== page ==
Mathematicians

# Powerful Faces in Mathematics: Hypatia of Alexandria

This is the second post in a series on important women mathematicians in history. Click here to view the first post on Ada Lovelace who is often described as the first computer programmer.

###### Hypatia’s contributions involved several fields of mathematics including advanced geometry, computation methods, and applications to astronomy.

Let me begin with a coin question. Think about the steps you will use to find a solution.

Pretend you have $2.50 in dimes and quarters.

How many of each coin could you have?

Here are some observations you might make.

**First:** There are multiple possible number combinations.

**Second:** The answers are whole numbers. Fraction answers do not make sense.

**Third:** There are two unknowns; or, stating this another way, there is more than one variable.

Students might find the possible solutions by listing the pairs of values in a table. They might begin with all dimes (or all quarters) and then use trial and error. They may soon discover that the number of quarters must decease by 2 and the dimes increase by 5 to keep the total value equal to $2.50.

Another alternative is to use the variables in an equation such as 10•D + 25•Q = 250 using the values of the coins and the total expressed as cents. Equations like this were first proposed by Diophantus who lived in the 3^{rd}century. They are the beginnings of algebra. While Diophantus’ name is attached to these equations, another Greek mathematician arguably did more to expand on the ideas and ensure they were recorded for the future.

In 2010, the UK’s *Guardian*newspaper published a list of the “10 best mathematicians.” I found it interesting that the title of the list used the word “best” not “greatest” or “most well-known.” The list is presented in chronological order and begins with Pythagoras (circa 570-495 BCE). The second mathematician is Hypatia, a Greek woman who resided in Alexandria, Egypt, over 800 years later. This was a tumultuous time just before the start of the Dark Ages, when intellectual pursuits in the Eurocentric portion of the world ceased until about 1300 CE. As a result, the many accomplishments of Hypatia are too often overlooked and up until 20 years ago virtually undiscovered. It has been difficult to ascertain all that she did. However, recent scholarly works (Deakin, 2007) that have analyzed manuscripts indicate that the developments by Middle Eastern^{1 }mathematicians, who were still highly active during the Dark Ages, refer to Hypatia’s accomplishments. It would seem that history focused on the negative aspects of that time rather than the positive developments from people such as Hypatia.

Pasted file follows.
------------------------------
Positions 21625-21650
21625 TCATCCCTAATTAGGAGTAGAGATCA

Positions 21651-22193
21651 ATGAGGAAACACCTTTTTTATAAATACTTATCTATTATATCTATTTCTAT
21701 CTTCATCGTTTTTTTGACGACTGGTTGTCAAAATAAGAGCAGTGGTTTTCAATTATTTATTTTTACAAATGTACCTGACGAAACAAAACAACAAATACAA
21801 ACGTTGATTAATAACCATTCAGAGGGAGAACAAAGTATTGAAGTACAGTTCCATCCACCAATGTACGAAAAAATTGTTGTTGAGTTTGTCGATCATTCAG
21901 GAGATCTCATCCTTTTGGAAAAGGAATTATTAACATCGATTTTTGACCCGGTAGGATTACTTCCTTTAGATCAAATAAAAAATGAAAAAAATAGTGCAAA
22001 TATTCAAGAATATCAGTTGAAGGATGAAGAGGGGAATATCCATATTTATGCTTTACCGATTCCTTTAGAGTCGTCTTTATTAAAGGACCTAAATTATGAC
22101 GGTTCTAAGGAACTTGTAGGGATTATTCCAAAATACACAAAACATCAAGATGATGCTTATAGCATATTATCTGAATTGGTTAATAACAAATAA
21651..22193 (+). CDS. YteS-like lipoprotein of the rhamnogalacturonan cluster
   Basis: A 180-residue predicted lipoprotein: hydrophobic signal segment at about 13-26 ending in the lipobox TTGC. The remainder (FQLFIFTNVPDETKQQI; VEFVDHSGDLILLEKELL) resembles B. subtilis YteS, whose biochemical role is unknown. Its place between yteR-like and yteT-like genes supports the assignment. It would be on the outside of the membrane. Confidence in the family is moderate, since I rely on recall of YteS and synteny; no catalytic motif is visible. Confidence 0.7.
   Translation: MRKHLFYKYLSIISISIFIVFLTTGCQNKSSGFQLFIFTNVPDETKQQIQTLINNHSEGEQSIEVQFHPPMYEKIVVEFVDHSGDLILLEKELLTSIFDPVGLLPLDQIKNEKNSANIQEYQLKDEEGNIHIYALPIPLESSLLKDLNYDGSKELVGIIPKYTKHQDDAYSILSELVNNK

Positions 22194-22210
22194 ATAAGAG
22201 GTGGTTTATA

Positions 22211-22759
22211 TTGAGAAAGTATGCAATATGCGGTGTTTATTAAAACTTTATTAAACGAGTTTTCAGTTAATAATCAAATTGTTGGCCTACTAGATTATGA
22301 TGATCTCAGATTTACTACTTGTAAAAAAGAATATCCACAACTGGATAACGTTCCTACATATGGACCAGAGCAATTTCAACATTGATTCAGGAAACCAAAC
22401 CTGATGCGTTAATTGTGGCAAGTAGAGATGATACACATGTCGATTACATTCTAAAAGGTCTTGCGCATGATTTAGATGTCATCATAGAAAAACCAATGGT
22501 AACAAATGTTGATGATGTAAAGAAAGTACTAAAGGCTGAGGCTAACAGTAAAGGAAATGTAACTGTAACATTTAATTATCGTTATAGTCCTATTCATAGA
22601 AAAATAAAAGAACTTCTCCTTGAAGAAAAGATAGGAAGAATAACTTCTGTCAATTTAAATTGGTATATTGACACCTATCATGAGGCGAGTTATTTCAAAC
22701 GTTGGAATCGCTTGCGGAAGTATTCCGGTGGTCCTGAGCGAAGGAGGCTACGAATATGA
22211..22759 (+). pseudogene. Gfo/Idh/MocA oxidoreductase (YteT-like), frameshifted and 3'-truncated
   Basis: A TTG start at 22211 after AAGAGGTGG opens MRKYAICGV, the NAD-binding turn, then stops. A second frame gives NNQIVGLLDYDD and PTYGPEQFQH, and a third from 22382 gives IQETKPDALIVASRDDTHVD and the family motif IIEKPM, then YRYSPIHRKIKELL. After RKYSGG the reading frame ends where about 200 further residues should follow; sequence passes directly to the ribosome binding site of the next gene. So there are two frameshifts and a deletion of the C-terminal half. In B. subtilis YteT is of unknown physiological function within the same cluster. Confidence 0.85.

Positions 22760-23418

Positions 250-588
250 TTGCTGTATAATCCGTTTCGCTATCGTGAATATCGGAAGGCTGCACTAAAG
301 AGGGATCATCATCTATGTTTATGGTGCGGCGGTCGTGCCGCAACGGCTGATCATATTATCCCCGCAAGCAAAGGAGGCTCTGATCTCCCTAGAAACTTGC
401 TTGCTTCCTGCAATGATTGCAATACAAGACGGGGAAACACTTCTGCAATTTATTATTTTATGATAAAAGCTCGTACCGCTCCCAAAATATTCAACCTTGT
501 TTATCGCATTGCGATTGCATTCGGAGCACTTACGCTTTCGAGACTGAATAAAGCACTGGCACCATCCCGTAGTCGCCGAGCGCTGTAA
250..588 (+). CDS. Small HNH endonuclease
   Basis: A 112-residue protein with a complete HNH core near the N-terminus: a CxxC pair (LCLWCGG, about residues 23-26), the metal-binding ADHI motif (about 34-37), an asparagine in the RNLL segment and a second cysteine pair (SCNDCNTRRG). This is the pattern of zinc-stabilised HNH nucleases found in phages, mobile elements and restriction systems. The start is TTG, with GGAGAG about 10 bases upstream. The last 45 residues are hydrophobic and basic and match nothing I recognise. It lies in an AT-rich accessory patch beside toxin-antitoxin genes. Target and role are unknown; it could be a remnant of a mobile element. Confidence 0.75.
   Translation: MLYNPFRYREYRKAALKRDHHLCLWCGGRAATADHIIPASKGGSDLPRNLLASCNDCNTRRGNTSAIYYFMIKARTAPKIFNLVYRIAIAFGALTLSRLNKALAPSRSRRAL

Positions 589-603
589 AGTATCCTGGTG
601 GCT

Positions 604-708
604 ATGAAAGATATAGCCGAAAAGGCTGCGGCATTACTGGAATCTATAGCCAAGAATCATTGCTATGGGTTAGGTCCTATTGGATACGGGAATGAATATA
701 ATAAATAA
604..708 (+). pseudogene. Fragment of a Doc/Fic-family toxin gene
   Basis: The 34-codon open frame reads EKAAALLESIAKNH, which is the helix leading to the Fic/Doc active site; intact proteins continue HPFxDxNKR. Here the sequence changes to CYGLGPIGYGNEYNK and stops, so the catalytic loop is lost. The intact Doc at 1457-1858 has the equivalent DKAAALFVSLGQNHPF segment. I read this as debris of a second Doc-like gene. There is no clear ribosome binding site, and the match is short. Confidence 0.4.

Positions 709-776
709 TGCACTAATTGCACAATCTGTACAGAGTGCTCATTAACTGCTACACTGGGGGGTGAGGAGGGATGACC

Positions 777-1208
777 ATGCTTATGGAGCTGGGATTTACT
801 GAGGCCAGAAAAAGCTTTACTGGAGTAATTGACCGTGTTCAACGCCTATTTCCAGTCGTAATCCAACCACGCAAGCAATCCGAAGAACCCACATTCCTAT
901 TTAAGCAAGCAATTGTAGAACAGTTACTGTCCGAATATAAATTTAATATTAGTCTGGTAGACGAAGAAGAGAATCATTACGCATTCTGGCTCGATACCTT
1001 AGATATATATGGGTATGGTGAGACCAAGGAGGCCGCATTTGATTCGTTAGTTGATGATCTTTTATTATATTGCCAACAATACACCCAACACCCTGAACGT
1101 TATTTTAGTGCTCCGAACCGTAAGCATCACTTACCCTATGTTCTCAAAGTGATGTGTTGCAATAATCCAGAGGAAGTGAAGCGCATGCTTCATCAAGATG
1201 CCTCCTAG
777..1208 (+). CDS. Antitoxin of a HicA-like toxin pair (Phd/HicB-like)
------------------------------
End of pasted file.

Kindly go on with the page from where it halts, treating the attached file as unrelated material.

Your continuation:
The Greeks achieved much in mathematics but generally relied on geometry to explore problems, provide proofs, and in general build knowledge they called *mathema*. They used pictures to prove that irrational numbers such as πand √2 existed, even though they did not have a method to record them. The Greeks squeezed a circle between many-sided polygons (inside and outside) to estimate the value of pi. But they did not have a broad mathematical language that included algebra.

Hypatia’s contributions involved several fields of mathematics including advanced geometry, computation methods, and applications to astronomy (Deakin, p 112). The most interesting and influential involves her work in algebra with a particular focus on problems related to Diophantine equations described above. The techniques developed for these equations allowed Greek mathematicians such as Hypatia to solve problems that were beyond the scope of geometry.

Until the last 20 years, the extent of Hypatia’s work involving algebra wasn’t clear. But analysis of Middle Eastern manuscripts indicates the style is that of Hypatia. It is known that she was a great teacher and did contribute much to recording the ideas of the time. Historians now feel that she added greatly to the advancements credited to others.

Endnotes:

- The Pythagorean theorem was formalized and expressed as an equation by the Greeks. It is a Diophantine equation with exponents. During the Greek era, the lengths of sides of right triangles were restricted to whole number lengths that were passed down from the Sumerians. So, the solutions to equations were numbers such as 3,4,5; 6,8,10; 5,12,13, and so on.
- The work with examples such as the coin problem are the basis for number theory. The correct number of dimes and quarters exist only for values that are the lowest common multiple of 10 and 25 or 0, 50, 100, 150, 200, 250, which in turn could be used to help find the solutions.
- The 2009 movie
*Agora*is about the life of Hypatia.

^{1}The expression *Middle Eastern *is used here to acknowledge that Persian and Arabic mathematicians collectively made many highly significant contributions to the development of algebra.

Deakin, Michael A.B. 2007. *Hypatia of Alexandria*. New York: Prometheus Books.

**Looking for acitvities that are representative of Diophantine equations?**

We have put together a downloadable file containing four activities from *Stepping Stones *Grade 3.

- Multiplying by two and four
- Relating multiplication and division (fours and fives facts)
- Multiplying by 8 or 0
- Dividing into groups

Click here to download the activities.